Olympic Forest Coalition v. Coast Seafoods Co., No. 16-35957 (9th Cir. 2018)

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Justia Opinion Summary

Pipes, ditches, and channels that discharge pollutants from non-concentrated aquatic animal production facilities are point sources within the meaning of 33 U.S.C. 1362(14). The Ninth Circuit affirmed the district court's denial of a motion to dismiss an action under the Clean Water Act, alleging that discharges from Coast Seafoods' hatchery required a National Pollution Discharge Elimination System (NPDES) permit. The panel held that, assuming the allegations in the complaint were true, there were discharges of chlorine from the hatchery's pipes, ditches,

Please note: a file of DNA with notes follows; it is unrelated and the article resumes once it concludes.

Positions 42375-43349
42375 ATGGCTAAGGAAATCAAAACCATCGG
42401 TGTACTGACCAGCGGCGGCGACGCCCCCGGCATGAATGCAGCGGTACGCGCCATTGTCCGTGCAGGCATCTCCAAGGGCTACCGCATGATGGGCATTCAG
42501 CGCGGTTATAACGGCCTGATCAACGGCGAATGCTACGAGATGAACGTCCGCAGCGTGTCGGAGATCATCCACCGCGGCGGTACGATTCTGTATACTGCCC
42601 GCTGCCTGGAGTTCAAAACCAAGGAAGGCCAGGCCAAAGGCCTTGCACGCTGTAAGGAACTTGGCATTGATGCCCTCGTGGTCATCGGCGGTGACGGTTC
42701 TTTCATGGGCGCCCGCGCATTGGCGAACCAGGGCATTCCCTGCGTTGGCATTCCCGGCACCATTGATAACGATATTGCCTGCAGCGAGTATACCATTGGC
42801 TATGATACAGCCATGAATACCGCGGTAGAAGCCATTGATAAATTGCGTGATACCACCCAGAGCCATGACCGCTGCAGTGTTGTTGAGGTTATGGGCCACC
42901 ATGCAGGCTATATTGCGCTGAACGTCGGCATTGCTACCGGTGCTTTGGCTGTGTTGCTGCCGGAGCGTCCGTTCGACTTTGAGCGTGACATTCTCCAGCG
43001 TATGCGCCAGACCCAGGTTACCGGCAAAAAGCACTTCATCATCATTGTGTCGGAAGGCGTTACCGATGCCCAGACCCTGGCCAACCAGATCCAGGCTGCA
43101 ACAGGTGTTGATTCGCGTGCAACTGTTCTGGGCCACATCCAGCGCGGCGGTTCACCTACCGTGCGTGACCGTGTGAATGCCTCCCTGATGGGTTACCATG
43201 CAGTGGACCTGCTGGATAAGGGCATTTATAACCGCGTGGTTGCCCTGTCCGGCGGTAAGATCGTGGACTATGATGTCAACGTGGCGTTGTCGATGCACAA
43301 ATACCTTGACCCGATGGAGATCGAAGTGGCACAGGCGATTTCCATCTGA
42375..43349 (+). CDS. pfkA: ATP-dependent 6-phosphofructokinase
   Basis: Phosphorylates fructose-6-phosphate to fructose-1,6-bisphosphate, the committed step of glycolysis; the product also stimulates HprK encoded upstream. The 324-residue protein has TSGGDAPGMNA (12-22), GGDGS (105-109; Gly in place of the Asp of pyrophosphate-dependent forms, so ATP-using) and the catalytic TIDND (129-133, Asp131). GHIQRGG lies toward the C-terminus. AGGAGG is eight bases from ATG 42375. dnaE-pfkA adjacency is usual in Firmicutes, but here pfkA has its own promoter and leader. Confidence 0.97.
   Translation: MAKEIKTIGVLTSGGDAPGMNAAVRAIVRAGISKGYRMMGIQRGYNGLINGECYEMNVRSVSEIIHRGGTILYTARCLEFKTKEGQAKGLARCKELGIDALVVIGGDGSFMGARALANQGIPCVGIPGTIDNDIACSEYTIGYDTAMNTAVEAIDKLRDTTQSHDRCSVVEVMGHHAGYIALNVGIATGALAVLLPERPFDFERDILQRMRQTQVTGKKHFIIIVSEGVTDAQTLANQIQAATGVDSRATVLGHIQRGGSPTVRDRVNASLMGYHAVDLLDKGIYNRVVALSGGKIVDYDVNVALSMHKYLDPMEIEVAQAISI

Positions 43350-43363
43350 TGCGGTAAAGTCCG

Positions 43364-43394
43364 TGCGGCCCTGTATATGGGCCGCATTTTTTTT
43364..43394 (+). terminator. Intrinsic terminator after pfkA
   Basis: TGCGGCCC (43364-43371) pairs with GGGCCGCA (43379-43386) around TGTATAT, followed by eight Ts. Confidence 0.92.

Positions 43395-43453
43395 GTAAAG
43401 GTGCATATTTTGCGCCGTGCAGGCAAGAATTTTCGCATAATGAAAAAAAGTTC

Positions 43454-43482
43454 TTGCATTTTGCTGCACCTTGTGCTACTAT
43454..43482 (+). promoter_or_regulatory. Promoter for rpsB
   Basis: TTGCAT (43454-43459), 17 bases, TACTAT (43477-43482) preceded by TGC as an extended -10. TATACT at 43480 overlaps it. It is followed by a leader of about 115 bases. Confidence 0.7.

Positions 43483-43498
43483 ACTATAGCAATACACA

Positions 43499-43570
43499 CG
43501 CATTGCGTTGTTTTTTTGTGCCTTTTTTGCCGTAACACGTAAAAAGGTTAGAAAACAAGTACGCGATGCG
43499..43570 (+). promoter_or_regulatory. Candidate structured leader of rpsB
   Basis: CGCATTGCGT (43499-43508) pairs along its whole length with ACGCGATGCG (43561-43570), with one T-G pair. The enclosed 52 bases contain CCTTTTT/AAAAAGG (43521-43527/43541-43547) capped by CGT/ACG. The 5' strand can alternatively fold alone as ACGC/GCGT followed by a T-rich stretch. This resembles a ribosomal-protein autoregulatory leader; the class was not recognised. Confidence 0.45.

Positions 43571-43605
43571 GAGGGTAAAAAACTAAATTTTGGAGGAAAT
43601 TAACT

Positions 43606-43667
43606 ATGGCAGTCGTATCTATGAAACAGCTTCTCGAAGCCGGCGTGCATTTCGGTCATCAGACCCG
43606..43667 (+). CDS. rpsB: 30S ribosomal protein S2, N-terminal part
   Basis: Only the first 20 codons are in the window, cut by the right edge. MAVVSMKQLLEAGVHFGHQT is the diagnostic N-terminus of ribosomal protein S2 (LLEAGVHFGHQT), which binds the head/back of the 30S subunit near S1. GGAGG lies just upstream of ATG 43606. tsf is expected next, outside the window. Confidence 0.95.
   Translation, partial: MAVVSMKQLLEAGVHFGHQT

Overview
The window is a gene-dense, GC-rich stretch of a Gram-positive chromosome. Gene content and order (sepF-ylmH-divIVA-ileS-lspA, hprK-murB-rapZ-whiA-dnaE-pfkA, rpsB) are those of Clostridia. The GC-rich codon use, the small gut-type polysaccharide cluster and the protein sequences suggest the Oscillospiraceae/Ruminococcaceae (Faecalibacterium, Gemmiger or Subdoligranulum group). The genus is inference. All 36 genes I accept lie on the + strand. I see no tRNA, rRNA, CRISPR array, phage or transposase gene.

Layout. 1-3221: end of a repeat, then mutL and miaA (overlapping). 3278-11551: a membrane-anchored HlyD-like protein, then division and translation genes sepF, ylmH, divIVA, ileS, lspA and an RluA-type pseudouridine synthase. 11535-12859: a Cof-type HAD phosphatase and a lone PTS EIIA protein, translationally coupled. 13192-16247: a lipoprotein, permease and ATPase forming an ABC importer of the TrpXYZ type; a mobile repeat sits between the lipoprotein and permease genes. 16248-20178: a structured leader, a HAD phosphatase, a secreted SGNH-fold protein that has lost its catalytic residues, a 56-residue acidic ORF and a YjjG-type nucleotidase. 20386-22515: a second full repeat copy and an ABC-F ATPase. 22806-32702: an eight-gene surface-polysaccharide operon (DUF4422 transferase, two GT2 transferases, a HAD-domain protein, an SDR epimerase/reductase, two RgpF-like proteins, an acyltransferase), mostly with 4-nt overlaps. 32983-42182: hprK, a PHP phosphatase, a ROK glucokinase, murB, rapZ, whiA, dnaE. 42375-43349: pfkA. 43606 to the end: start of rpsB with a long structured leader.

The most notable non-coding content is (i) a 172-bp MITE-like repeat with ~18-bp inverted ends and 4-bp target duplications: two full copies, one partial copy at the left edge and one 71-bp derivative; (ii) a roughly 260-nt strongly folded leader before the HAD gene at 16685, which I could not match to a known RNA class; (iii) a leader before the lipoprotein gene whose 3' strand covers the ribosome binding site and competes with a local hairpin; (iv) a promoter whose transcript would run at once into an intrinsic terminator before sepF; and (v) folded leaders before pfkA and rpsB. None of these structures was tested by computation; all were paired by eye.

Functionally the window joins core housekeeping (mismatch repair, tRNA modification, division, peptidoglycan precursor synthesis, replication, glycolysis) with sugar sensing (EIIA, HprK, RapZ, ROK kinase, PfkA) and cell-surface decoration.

and channels that required an NPDES permit.

Court Description: Environmental Law. The panel affirmed the district court’s denial of a motion to dismiss a Clean Water Act suit alleging that discharges from the defendant’s oyster hatchery required a National Pollution Discharge Elimination System permit. The panel held that pipes, ditches, and channels that discharge pollutants from non-concentrated aquatic animal production facilities are “point sources” requiring an NPDES permit.